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Making a difference: Hannah Stuchlik

Battle Ground High School student Hannah Stuchlik volunteers each week as a surgical assistant at the Humane Society of Southwest Washington while also devoting her time as a full-time student in Clark College’s Running Start program.Carolyn Schultz-Rathbun
For ClarkCountyToday.com

For the past three years, Hannah Stuchlik has volunteered as a surgical assistant at the Humane Society for Southwest Washington. Photo courtesy of Carolyn Schultz-Rathbun
For the past three years, Hannah Stuchlik has volunteered as a surgical assistant at the Humane Society for Southwest Washington. Photo courtesy of Carolyn Schultz-Rathbun

BATTLE GROUND — Hannah Stuchlik has a quotation from Canadian singer-songwriter Shawn Mendes written in grease pencil on her bedroom window: “There’s no amount of success that allows you to stop working hard.”

It’s a lesson the Battle Ground High School junior is taking to heart. A full-time Running Start student at Clark College, Stuchlik, 16, is looking to transfer, after getting her associate’s degree next year, to Washington State University in Pullman. There she has her eye on a combined Bachelor of Science/Doctor of Veterinary Medicine program.

For the past three years Stuchlik has also volunteered at the Humane Society for Southwest Washington — one of 40 young men and women who have gained slots in the Humane Society’s teen volunteer program through a competitive application and interview process.

Stuchlik works as a surgery assistant, preparing and wrapping packs of instruments that will be used in surgery, cleaning intubation tubes, and washing surgical drapes. In the past she has also prepared the operating room, cared for animals coming out from under anesthesia, and given discharge instructions to owners.

“I work once a week, from 10 (a.m.) to 12 (noon),” says Stuchlik, “but I would come in every day if I could.”


Teen volunteers

Last year, 57 teen volunteers contributed 2,984 service hours to the Humane Society for Southwest Washington. For more information on the teen volunteer program, go to https://southwesthumane.org/engage/
volunteer/teen-volunteer-programs/
.


Over 8,000 animals a year pass through the local Humane Society’s doors. Most of those are dogs — Stuchlik’s favorite — and cats, but the shelter also sees some birds, goats, guinea pigs, rabbits, reptiles and rodents as well. In spite of the large number of animals on-site, Stuchlik say she has been impressed by how much attention each animal gets.

“Each dog is walked several times a day,” she says.

She’s also been impressed by how she is treated.

“Everyone is so accepting,” she says. “I thought they would say, ‘You’re a teen volunteer. You can’t do this.’ And of course there are safety rules and so on. But it’s not like that.”

Stuchlik’s desire to be a vet is based, already, on long experience.

“All my life, I’ve loved animals,” she says, “and it seems like they’ve always had medical problems. We had a dachshund with myasthenia gravis, and seizures. And she had megaesophagus. We had to hold her up (in a vertical position) for about 15 minutes after she ate, and massage her throat to help the food go down. And we spent a lot of time at the vet. And there was this one vet. Dr. Tegarden. And I was like, ‘I wanna be just like her when I grow up.’”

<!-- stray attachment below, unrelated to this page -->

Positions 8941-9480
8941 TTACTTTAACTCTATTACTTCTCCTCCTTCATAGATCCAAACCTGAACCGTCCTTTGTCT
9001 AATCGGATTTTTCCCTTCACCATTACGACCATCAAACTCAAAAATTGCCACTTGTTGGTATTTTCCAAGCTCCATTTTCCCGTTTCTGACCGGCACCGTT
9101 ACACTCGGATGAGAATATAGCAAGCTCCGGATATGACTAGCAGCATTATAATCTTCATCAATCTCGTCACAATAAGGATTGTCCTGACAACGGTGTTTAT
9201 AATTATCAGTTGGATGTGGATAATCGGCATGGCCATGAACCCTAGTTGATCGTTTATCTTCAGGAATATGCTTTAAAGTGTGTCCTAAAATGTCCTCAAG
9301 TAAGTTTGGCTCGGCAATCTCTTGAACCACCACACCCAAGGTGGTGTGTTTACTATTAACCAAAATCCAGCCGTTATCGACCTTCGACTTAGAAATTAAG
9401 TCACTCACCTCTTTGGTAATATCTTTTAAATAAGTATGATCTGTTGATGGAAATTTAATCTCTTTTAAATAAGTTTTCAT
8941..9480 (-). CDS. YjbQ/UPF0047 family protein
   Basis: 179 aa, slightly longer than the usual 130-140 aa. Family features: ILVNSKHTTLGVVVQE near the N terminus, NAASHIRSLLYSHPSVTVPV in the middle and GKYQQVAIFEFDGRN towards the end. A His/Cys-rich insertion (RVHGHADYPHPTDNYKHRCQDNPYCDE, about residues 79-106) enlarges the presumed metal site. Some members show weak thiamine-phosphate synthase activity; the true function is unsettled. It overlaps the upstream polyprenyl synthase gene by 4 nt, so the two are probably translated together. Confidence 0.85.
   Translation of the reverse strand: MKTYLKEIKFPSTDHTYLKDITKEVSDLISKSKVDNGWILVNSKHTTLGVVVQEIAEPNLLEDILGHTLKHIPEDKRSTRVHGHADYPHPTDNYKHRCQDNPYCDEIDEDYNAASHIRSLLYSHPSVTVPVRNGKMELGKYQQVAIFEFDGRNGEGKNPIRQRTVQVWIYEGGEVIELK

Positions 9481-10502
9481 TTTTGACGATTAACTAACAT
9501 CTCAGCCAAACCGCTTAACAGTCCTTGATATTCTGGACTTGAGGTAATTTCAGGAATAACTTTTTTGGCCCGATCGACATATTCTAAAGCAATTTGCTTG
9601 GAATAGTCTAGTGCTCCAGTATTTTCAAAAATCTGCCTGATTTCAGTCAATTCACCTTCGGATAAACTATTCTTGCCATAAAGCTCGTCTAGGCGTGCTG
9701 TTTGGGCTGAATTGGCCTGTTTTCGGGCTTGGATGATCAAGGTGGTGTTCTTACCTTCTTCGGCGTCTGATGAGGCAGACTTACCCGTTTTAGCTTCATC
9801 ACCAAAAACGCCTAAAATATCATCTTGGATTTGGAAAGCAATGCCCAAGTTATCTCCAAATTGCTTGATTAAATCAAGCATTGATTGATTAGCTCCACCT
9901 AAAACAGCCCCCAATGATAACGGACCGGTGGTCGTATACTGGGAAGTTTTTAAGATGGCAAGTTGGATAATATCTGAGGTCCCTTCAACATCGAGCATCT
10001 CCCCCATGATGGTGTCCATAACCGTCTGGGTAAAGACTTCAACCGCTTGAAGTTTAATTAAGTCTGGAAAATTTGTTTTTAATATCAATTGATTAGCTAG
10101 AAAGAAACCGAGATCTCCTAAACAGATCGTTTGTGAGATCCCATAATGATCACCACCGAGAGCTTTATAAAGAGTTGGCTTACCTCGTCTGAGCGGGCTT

Hannah Stuchlik's duties at the Humane Society of Southwest Washington include preparing and wrapping packs of instruments that will be used in surgery. Photo courtesy of Carolyn Schultz-Rathbun
Hannah Stuchlik’s duties at the Humane Society of Southwest Washington include preparing and wrapping packs of instruments that will be used in surgery. Photo courtesy of Carolyn Schultz-Rathbun

Stuchlik has had a chance in more recent years to tell her exemplar the impact she’s had on her life. On top of a full load of college classes and her weekly volunteer work, Stuchlik also works 25 hours a week at Alder Creek Veterinary Clinic in Battle Ground — the clinic where Dr. Jacki Tegarden works. There Stuchlik helps with the animals — restraining animals, performing bandage changes — and is training to be a receptionist.

But that’s not all. She’s also a member of the HOSA, a future health professionals club at Battle Ground High School.

Last year, her first in HOSA, she placed second in the state in the HOSA Veterinary Science competition, which covers knowledge on a variety of subjects including anatomy and physiology, principles of surgery, zoonotic diseases — that is, diseases that can be transmitted from animals to people, nutrition, and veterinary careers. This year, she placed first in the state, and will be traveling to Florida in June to compete at the HOSA International Leadership Conference in Orlando.

Last year, 57 teen volunteers contributed 2,984 service hours to the Humane Society for Southwest Washington. Photo courtesy of Carolyn Schultz-Rathbun
Last year, 57 teen volunteers contributed 2,984 service hours to the Humane Society for Southwest Washington. Photo courtesy of Carolyn Schultz-Rathbun

In her free time, Stuchlik enjoys spending time with her Rottweiler, Daphne, as well as with her friends. But she doesn’t have a lot of free time, and admits to being “very busy.”

“A lot of nights I don’t get home until 8:30,” she says. “And it’s like, ‘Dinner’s in the microwave.’”

But in spite of how busy her life is, Stuchlik continues to find time to volunteer.

“I know I”m making a difference,” she says. “There’s always so much to do. But even if it’s just doing laundry, it’s important to the animals. And I know it’s making a difference.”

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